October 13, 2005
J&J sues Amgen over anemia drug sales practices
By Bill Berkrot
NEW YORK (Reuters) - Johnson & Johnson has sued Amgen,
accusing the world's largest biotechnology company of hampering
sales of J&J's anemia drug, Procrit, by using anti-competitive
practices in the way it sells its own anemia drugs to
production of red blood cells in patients suffering anemia as a
side effect of chemotherapy.
In a lawsuit filed on Tuesday in Federal District Court in
New Jersey, Johnson & Johnson said Amgen was offering oncology
clinics contracts in which they had to buy Aranesp at the
expense of Procrit in order to get a favorable price on Amgen's
white blood cell boosters, which have virtually no competition.
The J&J suit charges that the structure of Amgen's contract
"represents an anti-competitive business practice that
restricts the ability of oncologists to choose treatments best
suited to the individual needs of patients with cancer who
suffer from anemia related to chemotherapy."
Amgen spokeswoman Mary Klem said Amgen "believes the
allegations in the lawsuit are without merit and we intend to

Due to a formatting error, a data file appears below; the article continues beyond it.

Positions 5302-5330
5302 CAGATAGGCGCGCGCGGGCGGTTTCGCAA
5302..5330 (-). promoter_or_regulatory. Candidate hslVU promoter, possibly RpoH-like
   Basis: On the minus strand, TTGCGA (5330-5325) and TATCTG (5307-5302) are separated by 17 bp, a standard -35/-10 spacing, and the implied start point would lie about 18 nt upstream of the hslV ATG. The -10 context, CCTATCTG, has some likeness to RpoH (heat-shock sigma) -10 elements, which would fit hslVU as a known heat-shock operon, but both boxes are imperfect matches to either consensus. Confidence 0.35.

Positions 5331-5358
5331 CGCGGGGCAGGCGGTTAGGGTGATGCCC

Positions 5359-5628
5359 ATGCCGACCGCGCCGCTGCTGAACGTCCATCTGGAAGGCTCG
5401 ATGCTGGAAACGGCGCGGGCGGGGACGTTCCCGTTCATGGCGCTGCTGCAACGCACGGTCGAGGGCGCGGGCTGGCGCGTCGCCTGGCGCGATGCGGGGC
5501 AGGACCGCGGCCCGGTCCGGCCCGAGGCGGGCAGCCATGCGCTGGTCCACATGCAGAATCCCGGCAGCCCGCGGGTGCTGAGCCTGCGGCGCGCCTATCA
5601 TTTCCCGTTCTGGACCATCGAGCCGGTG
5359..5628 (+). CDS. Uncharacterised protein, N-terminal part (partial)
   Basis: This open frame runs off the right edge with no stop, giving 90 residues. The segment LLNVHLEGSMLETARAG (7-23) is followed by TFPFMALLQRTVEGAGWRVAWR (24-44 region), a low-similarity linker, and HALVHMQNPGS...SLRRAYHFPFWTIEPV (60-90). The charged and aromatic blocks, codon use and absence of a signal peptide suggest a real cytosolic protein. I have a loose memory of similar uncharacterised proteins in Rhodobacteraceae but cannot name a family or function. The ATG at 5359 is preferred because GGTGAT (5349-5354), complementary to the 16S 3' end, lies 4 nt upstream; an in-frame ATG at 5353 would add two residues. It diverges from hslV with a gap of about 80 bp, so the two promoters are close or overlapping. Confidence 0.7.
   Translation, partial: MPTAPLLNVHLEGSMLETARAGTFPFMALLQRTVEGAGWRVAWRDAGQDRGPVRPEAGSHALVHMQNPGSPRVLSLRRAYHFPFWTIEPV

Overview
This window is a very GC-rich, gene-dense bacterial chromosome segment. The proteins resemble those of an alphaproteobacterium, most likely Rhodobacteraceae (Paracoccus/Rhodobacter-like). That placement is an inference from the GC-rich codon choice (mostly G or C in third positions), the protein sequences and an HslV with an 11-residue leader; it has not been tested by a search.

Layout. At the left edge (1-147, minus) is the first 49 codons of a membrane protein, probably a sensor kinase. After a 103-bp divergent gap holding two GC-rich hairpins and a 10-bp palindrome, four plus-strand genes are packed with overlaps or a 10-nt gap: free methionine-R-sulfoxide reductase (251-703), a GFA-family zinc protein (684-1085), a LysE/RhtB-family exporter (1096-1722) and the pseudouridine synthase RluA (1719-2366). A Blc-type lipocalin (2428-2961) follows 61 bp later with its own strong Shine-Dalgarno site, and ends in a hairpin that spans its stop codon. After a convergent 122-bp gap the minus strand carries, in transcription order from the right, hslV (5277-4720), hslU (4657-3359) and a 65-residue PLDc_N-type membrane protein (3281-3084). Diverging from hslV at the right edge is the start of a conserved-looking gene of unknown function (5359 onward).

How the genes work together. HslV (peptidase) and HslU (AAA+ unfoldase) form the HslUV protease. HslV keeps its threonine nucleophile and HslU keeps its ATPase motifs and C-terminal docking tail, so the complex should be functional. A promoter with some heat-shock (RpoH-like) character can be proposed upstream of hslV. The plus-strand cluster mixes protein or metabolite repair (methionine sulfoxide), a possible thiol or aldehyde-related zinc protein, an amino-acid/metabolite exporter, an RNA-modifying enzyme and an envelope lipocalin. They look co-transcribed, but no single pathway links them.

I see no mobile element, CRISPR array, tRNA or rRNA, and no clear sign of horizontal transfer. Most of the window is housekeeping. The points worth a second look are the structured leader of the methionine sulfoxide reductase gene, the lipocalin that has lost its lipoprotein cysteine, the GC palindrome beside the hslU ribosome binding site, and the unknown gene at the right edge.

vigorously defend our position."
CIBC World Markets analyst Matt Geller wrote in a research
note that the lawsuit "will not have a major impact on Amgen."
"We believe that the litigation will take years and that
Aranesp and Procrit are not interchangeable, given Aranesp's
clear dosing advantages," Geller wrote.
Procrit, J&J's top-selling drug, had second-quarter U.S.
sales of $566 million, a 3 percent decline from a year earlier.
By comparison, second-quarter U.S. sales of the newer Aranesp
grew 41 percent to $536 million as it continued to gain market
J.P. Morgan analyst Ronald Renaud also wrote in a research
note that "the most significant driver behind Aranesp's success
has been less frequent dosing when compared to Procrit."
Amgen's Neulasta and Neupogen, used to boost production of
infection-fighting white blood cells in chemotherapy patients,
combined for second-quarter U.S. sales of $698 million. The
treatments are often considered essential to the oncology
arsenal with few, if any, alternatives.
"It's our understanding that under these contracts if a
physician doesn't commit to purchasing at least 90 percent of
their requirements for red blood cell growth factors from
Amgen, their acquisition price for Neulasta and Neupogen would
exceed the reimbursement rate for these products," J&J
spokesman Mark Wolfe said.
Under new Medicare reimbursement rules, an oncology clinic
stands to lose money on every dose of Neulasta it administers
unless it receives the drug at a discounted price.
"In addition to restricting competition, we believe Amgen's
new contract forces physicians to make decisions regarding
patient care based on financial incentives that limits patient
access to Procrit and may result in higher costs to the health
care system," Wolfe added.